4. Activation, internalization, and recycling of the serotonin 2A receptor by dopamine

    Science.gov (United States)

    Bhattacharyya, Samarjit; Raote, Ishier; Bhattacharya, Aditi; Miledi, Ricardo; Panicker, Mitradas M.

    2006-01-01

    Serotonergic and dopaminergic systems, and their functional interactions, have been implicated in the pathophysiology of various CNS disorders. Here, we use recombinant serotonin (5-HT) 2A (5-HT2A) receptors to further investigate direct interactions between dopamine and 5-HT receptors. Previous studies in Xenopus oocytes showed that dopamine, although not the cognate ligand for the 5-HT2A receptor, acts as a partial-efficacy agonist. At micromolar concentrations, dopamine also acts as a partial-efficacy agonist on 5-HT2A receptors in HEK293 cells. Like 5-HT, dopamine also induces receptor-internalization in these cells, although at significantly higher concentrations than 5-HT. Interestingly, if the receptors are first sensitized or “primed” by subthreshold concentrations of 5-HT, then dopamine-induced internalization occurs at concentrations ≈10-fold lower than when dopamine is used alone. Furthermore, unlike 5-HT-mediated internalization, dopamine-mediated receptor internalization, alone, or after sensitization by 5-HT, does not depend on PKC. Dopamine-internalized receptors recycle to the surface at rates similar to those of 5-HT-internalized receptors. Our results suggest a previously uncharacterized role for dopamine in the direct activation and internalization of 5-HT2A receptors that may have clinical relevance to the function of serotonergic systems in anxiety, depression, and schizophrenia and also to the treatment of these disorders. PMID:17005723

  5. Activated receptors for peroxisomic proliferators. Its role in the atherosclerosis, obesity and high blood pressure.

    Directory of Open Access Journals (Sweden)

    Mikhail Benet Rodríguez

    2004-08-01

    Full Text Available The receptors activated by peroxisome proliferators are a family of factors of transcription that belong to the superfamily of the steroid receptors and include tree subtypes which are PPARá, PPAR©¬ and PPAR ã. These receptors join to direct hexameric repetitions in the form of heterodimers with the retinoid receptor. PPAR receptors regulate the expressions of a great variety of genes that codify the proteins that are implied in the lipid metabolism, the energetic homeostasis, the cellular differentiation and the formation of tumours. This review describes the features, regulation and target genes of the PPAR receptor and the physiopathological and pharmacological implications of the regulation of the lipid and glucose metabolism, the energetic homeostasis ,hypertension and endothelial dysfunction.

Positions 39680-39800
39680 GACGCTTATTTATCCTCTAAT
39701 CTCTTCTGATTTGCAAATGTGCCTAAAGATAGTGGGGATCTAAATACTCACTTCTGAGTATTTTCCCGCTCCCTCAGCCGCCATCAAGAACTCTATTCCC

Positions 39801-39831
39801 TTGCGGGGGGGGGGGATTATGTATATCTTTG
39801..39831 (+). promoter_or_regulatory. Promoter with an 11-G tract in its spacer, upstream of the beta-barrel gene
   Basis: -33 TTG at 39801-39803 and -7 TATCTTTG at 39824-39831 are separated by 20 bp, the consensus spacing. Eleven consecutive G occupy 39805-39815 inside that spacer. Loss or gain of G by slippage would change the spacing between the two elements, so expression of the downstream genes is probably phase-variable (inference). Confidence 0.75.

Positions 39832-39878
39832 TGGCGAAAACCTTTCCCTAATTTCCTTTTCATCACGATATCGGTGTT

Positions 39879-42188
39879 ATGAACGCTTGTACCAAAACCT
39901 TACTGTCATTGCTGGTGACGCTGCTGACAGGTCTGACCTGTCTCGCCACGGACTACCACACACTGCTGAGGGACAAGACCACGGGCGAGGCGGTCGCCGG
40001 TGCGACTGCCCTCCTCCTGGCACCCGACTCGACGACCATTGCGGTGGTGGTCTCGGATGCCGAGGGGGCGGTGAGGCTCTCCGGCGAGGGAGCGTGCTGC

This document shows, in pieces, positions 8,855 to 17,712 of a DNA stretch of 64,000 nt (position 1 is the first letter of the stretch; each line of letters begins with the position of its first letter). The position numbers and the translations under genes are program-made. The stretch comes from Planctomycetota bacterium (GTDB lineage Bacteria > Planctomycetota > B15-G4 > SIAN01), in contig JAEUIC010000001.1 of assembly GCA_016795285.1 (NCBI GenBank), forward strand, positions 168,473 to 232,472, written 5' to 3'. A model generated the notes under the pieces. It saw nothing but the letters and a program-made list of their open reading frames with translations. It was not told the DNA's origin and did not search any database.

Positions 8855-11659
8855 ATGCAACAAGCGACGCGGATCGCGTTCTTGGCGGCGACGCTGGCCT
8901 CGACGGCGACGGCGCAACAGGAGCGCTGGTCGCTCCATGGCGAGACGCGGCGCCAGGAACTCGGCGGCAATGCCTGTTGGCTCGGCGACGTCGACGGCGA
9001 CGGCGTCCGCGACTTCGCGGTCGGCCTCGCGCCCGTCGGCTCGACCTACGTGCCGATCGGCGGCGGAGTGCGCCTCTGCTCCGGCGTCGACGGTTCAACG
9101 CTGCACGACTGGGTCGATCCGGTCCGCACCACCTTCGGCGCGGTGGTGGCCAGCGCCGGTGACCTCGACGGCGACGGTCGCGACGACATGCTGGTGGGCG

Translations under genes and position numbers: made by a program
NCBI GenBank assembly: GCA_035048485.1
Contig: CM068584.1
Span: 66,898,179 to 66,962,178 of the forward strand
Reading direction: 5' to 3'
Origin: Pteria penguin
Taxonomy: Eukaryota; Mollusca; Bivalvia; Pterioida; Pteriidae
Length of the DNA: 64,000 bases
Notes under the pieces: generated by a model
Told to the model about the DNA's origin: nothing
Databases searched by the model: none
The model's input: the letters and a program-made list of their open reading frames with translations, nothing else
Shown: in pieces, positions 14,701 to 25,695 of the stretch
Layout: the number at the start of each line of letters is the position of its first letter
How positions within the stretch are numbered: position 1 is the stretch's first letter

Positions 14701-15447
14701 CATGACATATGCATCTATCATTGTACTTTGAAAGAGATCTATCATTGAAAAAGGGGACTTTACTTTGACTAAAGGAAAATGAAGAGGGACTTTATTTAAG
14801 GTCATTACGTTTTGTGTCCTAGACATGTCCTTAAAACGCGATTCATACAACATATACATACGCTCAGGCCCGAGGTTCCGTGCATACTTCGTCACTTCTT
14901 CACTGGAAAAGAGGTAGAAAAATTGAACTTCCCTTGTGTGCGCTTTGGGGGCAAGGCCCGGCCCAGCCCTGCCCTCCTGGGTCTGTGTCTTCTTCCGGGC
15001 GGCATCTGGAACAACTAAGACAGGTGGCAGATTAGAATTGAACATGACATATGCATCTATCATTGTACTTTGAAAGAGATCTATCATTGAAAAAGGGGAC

6. In vitro translation of androgen receptor cRNA results in an activated androgen receptor protein

    NARCIS (Netherlands)

    G.G.J.M. Kuiper (George); P.E. de Ruiter (Petra); J. Trapman (Jan); G.W. Jenster (Guido); A.O. Brinkmann (Albert)

    1993-01-01

    textabstractTranslation of androgen receptor (AR) cRNA in a reticulocyte lysate and subsequent analysis of the translation products by SDS/PAGE showed a protein with an apparent molecular mass of 108 kDa. Scatchard-plot analysis revealed a single binding component with

  7. The angiotensin II type 1 receptor antagonist Losartan binds and activates bradykinin B2 receptor signaling

    DEFF Research Database (Denmark)

    Bonde, Marie Mi; Olsen, Kristine Boisen; Erikstrup, Niels;

    2011-01-01

    The angiotensin II type 1 receptor (AT1R) blocker (ARB) Losartan has cardioprotective effects during ischemia-reperfusion injury and inhibits reperfusion arrhythmias -effects that go beyond the benefits of lowering blood pressure. The renin-angiotensin and kallikrein-kinin systems are intricately...

  8. Transcriptional activation by the thyroid hormone receptor through ligand-dependent receptor recruitment and chromatin remodelling

    DEFF Research Database (Denmark)

    Grøntved, Lars; Waterfall, Joshua J; Kim, Dong Wook;

    2015-01-01

    A bimodal switch model is widely used to describe transcriptional regulation by the thyroid hormone receptor (TR). In this model, the unliganded TR forms stable, chromatin-bound complexes with transcriptional co-repressors to repress transcription. Binding of hormone dissociates co-repressors and...

  9. Research Resource: Androgen Receptor Activity Is Regulated Through the Mobilization of Cell Surface Receptor Networks.

    Science.gov (United States)

    Hsiao, Jordy J; Ng, Brandon H; Smits, Melinda M; Martinez, Harryl D; Jasavala, Rohini J; Hinkson, Izumi V; Fermin, Damian; Eng, Jimmy K; Nesvizhskii, Alexey I; Wright, Michael E

    2015-08-01